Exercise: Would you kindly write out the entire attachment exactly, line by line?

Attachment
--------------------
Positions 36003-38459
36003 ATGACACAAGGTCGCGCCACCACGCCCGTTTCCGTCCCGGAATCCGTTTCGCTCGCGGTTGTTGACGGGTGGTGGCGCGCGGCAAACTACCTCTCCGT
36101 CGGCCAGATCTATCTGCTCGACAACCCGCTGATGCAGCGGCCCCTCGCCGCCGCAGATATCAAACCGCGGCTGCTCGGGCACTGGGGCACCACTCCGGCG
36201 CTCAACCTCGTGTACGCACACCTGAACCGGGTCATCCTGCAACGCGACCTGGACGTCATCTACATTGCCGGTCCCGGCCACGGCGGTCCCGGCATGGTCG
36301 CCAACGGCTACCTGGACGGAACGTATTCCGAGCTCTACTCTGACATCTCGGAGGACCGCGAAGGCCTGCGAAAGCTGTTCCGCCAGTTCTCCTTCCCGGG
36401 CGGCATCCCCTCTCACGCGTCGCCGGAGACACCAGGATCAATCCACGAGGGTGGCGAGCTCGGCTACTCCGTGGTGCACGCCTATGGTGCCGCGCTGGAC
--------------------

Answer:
Positions 36003-38459
36003 ATGACACAAGGTCGCGCCACCACGCCCGTTTCCGTCCCGGAATCCGTTTCGCTCGCGGTTGTTGACGGGTGGTGGCGCGCGGCAAACTACCTCTCCGT
36101 CGGCCAGATCTATCTGCTCGACAACCCGCTGATGCAGCGGCCCCTCGCCGCCGCAGATATCAAACCGCGGCTGCTCGGGCACTGGGGCACCACTCCGGCG
36201 CTCAACCTCGTGTACGCACACCTGAACCGGGTCATCCTGCAACGCGACCTGGACGTCATCTACATTGCCGGTCCCGGCCACGGCGGTCCCGGCATGGTCG
36301 CCAACGGCTACCTGGACGGAACGTATTCCGAGCTCTACTCTGACATCTCGGAGGACCGCGAAGGCCTGCGAAAGCTGTTCCGCCAGTTCTCCTTCCCGGG
36401 CGGCATCCCCTCTCACGCGTCGCCGGAGACACCAGGATCAATCCACGAGGGTGGCGAGCTCGGCTACTCCGTGGTGCACGCCTATGGTGCCGCGCTGGAC